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What A Year!

What A Year!

December 31, 2019

What a year! As of the close on Friday, the S&P 500 was up 29.2% in 2019. At the end of 2018, I forecasted a return of 20% to 25% this year. At the time, this appeared very aggressive. Then I added 5% to my numbers at mid-year, lifting my forecast to 25% to 30%. At the end of last week, we were only 0.3% away.

Stocks remain cheap at the current level of profits and are even more so given expected earnings growth. Meanwhile, we look for the economy to continue to grow at a healthy clip, reaping the benefits of a lower tax rate on corporate profits and less regulation. The economic consensus is that the US economy will grow only 1.8% in 2020 (on a Q4/Q4 basis), which would be the weakest growth since 2012. Instead, we’re forecasting growth in the 2.5 - 3.0% range.

Look for both home building and business investment to contribute more to economic growth next year than they did in 2019, while growth in consumer purchasing power continues to boost spending. As you’d expect, given that we’re projecting better economic growth, we’re also forecasting a stronger labor market. The consensus says the unemployment rate will tick up gradually to 3.6% by the end of 2020, versus 3.5% at present. Instead, we see the jobless rate falling to 3.3%, which would be the lowest since the early 1950's.

Job growth should stay healthy with accelerating wages, particularly among low-income workers, leading to continued robust increases in the labor force (the number of people working or looking for work). The consensus says payrolls should grow around 130,000 per month in 2020, tilted toward the first half of the year due to extra Census-related hiring. We’d take the “over,” with payrolls averaging more like 150,000 per month, and with the risks tilted more toward the upside.

On inflation, it looks like we’ll finish this year with the Consumer Price Index up about 2.2%, a small acceleration from the 1.9% increase in 2018. The consensus expects CPI inflation to fall back to 2.1% in 2020, but we project another acceleration, to 2.5%. Monetary policy is still loose and the M2 measure of the money supply has accelerated substantially this year. Look for further acceleration in inflation beyond 2020 unless the Federal Reserve reverses course, an unlikely prospect given the unnecessary interest rate cuts this past year and the Fed’s reluctance to raise rates during a presidential election year.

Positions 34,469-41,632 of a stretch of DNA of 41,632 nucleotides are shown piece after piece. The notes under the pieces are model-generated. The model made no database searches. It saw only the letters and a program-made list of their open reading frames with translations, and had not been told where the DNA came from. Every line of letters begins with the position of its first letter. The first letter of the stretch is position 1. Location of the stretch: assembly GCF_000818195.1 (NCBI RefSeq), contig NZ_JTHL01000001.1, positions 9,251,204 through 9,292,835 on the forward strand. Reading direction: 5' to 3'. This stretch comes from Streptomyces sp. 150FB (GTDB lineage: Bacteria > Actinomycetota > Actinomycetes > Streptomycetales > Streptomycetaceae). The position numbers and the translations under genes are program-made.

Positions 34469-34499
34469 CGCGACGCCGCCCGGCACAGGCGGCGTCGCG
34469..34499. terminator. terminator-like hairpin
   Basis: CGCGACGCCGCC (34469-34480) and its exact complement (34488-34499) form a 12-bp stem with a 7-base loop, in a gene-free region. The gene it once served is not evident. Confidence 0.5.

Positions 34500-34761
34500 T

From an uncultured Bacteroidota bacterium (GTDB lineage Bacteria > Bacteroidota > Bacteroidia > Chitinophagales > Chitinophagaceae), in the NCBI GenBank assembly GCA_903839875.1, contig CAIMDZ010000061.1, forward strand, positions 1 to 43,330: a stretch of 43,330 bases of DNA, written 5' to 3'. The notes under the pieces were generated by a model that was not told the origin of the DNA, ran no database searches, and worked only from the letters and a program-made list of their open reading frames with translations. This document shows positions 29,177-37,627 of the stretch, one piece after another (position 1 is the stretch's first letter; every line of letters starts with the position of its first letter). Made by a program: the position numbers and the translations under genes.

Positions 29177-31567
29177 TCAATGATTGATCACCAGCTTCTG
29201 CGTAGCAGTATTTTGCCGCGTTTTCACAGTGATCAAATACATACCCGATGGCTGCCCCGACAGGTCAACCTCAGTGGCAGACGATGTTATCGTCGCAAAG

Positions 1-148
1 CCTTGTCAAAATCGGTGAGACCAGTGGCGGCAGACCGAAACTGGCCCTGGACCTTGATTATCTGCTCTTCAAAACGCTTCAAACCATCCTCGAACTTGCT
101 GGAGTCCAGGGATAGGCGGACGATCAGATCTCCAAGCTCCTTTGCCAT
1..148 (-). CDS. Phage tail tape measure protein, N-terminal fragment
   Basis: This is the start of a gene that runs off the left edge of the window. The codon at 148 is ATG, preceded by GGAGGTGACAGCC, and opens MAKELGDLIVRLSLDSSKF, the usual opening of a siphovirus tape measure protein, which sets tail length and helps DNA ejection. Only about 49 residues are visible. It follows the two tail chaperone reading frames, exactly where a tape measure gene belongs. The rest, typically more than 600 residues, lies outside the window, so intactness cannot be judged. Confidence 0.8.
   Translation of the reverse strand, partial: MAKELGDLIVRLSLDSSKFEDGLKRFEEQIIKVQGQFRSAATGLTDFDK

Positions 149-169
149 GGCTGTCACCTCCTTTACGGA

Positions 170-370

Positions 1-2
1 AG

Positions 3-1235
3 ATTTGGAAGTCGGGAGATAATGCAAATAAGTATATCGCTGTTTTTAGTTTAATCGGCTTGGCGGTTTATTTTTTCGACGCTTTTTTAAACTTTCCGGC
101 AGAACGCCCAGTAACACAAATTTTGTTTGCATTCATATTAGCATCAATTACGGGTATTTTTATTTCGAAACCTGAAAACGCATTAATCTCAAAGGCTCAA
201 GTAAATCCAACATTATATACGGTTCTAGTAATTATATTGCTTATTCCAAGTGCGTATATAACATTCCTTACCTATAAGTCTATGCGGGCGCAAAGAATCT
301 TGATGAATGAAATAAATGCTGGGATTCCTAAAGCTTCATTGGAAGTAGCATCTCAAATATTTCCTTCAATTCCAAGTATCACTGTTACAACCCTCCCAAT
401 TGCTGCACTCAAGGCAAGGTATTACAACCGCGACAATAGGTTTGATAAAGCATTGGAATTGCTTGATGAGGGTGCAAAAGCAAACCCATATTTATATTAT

One of the persistent flaws in the economic thinking of many analysts and investors is that economic expansion has to come to an end because of old age alone. History contradicts this widespread claim. Research from the San Francisco Federal Reserve Bank back in 2016 shows that old economic expansions are no more likely than young expansions to die in the following year. Our view is that entrepreneurship and public policy matter the most. The animal spirits of US entrepreneurs are alive and well; think about the innovations of the last decade and how they’ve changed the world and our daily lives.
The US has gone from the world’s largest importer of petroleum products to being a net exporter. Cancer death rates are headed down substantially. The value of the technology we can hold in our hands easily dwarfs what even the best desktops could do a decade ago. Meanwhile, public policy is helping boost growth rather than holding it back. No tax hikes, trade conflicts likely on the wane, less regulation. The current expansion won’t last forever. But we don’t see it ending anytime soon.

Equities: Three of the four major US indexes posted gains for the week, but, as mentioned above, they were done on such low volume that the movements should be taken with a grain of salt. Volume was significantly lower than the same time period last year, but you may remember that Christmas week last year is when we saw the markets in a free fall, followed by a hard bounce higher the day after Christmas. Overall, volume for the week is in line with what we have seen in many of the past years.

○ NASDAQ (0.91%) – Below Average volume
○ Dow (0.67%) – Below Average volume
○ S&P 500 (0.58%) – Below Average volume
○ Russell 2000 (-0.17%) – Below Average volume

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